The Rise of Beijing’s Super-City
Beijing is building the largest supercity in the world of 130 million people, equivalent to the populations of France and the UK combined. It will span an area the size of Kansas, roughly six times the size of New York. The supercity will be built connecting Beijing to neighbouring port-city Tianjen, and the agricultural machine of Hebei Province. The economic muscle of Tianjin will be forced to cooperate with the academic enters and cultural wealth of Beijing.
The move is widely seen as Beijing’s desire to stay competitive with other Chinese megacities like Shanghai-Yangtze River Delta, and Pearl River Delta-Guangzhou.
Finding roots in ancient China
China for decades has tried to limit the size of Beijing and other rapidly growing urban areas through a strict hokou system that determines where citizens are allowed to live. Finding roots in ancient China, the system is designed to quell the mass migration of China’s large population of poor farm workers to urban areas. The rationale is that hokou preserves structural stability.
However, scholars have argued that this structure China is protecting is really a caste system. Others argue that it’s an instrument to protect political, not social stability, used to monitor “targeted persons” or those considered politically dubious. Either way, it ensures a constant pool of cheap labor for China’s abundance of state-owned business.
Overwhelmingly bureaucratic, there are tight quotas and a drawn-out application process for rural workers who want to move to urban areas. Migrant workers require six passes just to work in another province. The difficult process of registering for a new permit discourages many workers from migrating legally, others are rejected after the tight quota is filled.
China is experiencing the largest human migration in history
Those who migrate without a permit no longer qualify for employer-provided housing, grain rations, or heath care, which have a significant impact on the quality of life of low-income workers. Employers of factories in China’s rapidly industrializing economy have been reported to extort workers who do not have a hokou permit. Wages are limited, hours extended, and other labor law infractions occur under threat of being reported to the police.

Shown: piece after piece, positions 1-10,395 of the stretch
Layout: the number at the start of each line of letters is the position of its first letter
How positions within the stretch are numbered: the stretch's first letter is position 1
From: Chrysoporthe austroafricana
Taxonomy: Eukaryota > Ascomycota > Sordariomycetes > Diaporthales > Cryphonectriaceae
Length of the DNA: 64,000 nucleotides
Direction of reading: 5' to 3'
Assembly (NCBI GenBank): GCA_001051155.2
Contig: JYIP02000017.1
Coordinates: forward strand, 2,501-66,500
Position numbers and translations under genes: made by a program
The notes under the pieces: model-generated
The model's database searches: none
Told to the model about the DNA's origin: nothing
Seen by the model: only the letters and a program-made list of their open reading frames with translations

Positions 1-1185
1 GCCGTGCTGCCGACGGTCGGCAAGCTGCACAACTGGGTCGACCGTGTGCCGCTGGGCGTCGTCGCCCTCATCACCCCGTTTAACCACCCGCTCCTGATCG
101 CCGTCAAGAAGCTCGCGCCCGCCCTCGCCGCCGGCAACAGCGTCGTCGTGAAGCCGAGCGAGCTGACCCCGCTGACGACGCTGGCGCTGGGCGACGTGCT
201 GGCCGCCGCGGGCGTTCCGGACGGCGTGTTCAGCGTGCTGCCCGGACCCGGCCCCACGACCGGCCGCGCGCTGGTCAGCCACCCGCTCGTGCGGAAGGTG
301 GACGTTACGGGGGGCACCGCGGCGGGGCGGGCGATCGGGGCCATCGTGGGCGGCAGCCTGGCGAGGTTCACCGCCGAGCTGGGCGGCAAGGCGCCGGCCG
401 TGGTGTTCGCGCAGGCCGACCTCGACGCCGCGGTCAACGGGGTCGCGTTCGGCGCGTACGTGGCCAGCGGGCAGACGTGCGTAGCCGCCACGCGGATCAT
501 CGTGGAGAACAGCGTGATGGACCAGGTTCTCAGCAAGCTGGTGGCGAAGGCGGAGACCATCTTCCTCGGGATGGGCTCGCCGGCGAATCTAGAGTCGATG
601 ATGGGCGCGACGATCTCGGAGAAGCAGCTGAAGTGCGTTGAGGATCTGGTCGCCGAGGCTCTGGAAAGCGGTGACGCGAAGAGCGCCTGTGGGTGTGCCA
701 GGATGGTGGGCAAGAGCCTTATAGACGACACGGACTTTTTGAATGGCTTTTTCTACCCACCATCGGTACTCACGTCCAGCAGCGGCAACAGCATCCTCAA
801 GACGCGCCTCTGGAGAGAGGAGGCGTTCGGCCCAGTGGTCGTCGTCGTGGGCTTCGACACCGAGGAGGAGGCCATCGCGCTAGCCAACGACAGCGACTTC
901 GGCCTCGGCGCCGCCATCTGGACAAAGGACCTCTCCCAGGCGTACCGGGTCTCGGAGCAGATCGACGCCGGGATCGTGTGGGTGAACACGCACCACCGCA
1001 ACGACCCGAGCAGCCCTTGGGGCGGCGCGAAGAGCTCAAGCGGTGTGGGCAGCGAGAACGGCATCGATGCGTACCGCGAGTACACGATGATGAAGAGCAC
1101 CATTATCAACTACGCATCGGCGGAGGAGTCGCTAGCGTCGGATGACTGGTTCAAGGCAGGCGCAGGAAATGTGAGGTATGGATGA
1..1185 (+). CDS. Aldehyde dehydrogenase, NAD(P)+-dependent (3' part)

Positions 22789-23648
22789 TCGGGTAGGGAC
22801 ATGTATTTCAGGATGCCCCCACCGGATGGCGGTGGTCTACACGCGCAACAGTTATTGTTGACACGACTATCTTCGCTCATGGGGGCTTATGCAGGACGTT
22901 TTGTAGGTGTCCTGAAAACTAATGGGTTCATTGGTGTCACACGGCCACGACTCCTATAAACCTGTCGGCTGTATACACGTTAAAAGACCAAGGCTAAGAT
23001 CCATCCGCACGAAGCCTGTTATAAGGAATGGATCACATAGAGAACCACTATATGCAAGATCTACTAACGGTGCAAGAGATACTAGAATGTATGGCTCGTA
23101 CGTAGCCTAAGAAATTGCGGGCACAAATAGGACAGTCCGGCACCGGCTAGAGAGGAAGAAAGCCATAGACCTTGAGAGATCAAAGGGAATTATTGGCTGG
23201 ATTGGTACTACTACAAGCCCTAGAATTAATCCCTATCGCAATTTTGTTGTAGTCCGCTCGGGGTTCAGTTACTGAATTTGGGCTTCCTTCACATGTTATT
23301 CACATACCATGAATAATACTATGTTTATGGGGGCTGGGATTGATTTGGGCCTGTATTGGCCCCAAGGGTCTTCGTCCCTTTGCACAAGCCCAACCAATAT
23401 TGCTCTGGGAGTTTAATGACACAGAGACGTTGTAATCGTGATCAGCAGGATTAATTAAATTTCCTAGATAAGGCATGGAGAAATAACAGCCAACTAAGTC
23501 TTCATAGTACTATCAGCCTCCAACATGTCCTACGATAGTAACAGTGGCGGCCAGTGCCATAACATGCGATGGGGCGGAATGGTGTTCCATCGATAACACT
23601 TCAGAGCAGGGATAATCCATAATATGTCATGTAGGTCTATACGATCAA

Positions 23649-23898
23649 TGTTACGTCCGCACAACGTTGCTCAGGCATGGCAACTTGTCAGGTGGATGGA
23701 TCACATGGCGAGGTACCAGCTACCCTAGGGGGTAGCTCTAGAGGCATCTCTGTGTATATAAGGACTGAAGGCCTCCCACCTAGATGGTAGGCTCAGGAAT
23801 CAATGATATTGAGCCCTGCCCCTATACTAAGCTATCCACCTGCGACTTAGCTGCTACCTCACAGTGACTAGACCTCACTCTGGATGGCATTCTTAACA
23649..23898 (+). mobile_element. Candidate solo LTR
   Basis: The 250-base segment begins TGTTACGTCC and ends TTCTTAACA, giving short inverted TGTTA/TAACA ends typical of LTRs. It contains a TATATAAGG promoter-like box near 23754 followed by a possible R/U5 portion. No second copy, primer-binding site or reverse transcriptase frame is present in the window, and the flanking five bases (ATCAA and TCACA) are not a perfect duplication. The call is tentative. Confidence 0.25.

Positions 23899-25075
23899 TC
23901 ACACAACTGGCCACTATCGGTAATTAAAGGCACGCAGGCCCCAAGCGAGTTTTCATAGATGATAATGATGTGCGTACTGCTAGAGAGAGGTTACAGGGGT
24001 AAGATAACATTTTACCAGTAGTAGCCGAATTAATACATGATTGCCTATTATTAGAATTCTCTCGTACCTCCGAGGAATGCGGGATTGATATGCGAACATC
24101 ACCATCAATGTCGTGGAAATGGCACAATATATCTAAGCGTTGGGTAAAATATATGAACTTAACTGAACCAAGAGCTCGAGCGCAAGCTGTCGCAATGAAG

Despite the hokou system, China is experiencing the largest human migration in history as millions of rural migrants are making their way for China’s megacities. Beijing’s supercity will be unlike the China’s other economic belts, by building a super city consciously rather than what was organically seen in Shanghai or Guangzhou.
Supercity : the vanguard of economic reform
Beijing’s city government plans to move much of its administrative offices, factories, hospitals, and services to outlying regions to ease the city’s strict Hokou limits. The move is also expected to reduce congestion in Beijing’s severely overwhelmed infrastructure and to spread jobs throughout the region. Beijing also said it would relocate 1,200 pollution-causing factories outside the city centre, improving air quality in a city that announces Red-Alert Emergency Statuses for air pollution.
Liu Gang, a professor at Nankai University said “The supercity is the vanguard of economic reform,” Liu also consults local governance on sustainable development. “It reflects the senior leadership’s views on the need for integration, innovation and environmental protection.” Analysts view this attempt to spread out resources more equitably as an improvement to the quality of life of millions.
Beijing had more Fortune Global 500 Company headquarters than any other city in the world
However, the rapid urbanization of outlying areas also brings concerns. Beijing’s already abysmal infrastructure cannot support a population that is almost equivalent to Russia’s. Commutes from Tianjin to Beijing take 3 hours, not including the queue for the train or bus, which can take an hour. Plans for roads and high-speed rails are in the mix, but will not materialize for years. Commuters grumble expecting more congestion. Tianjin is already the fourth largest city in China, and already suffering from infrastructure issues of their own.
Hebei’s large agricultural economy will be linked by high speed rail to the concentration of state owned enterprises in the Beijing. In 2013 Beijing had more Fortune Global 500 Company headquarters than any other city in the world, which will be connected to an industrial and agricultural province and demanded social cohesion.
The stark gradient between Beijing’s post-industrial service-oriented economy and the primary sector dominated hinterlands poses a great social experiment of administrative governance. President Xi has been wrestling with hokou reform for years, and this deliberate and unprecedented urbanization may be the future for many of China’s growing cities.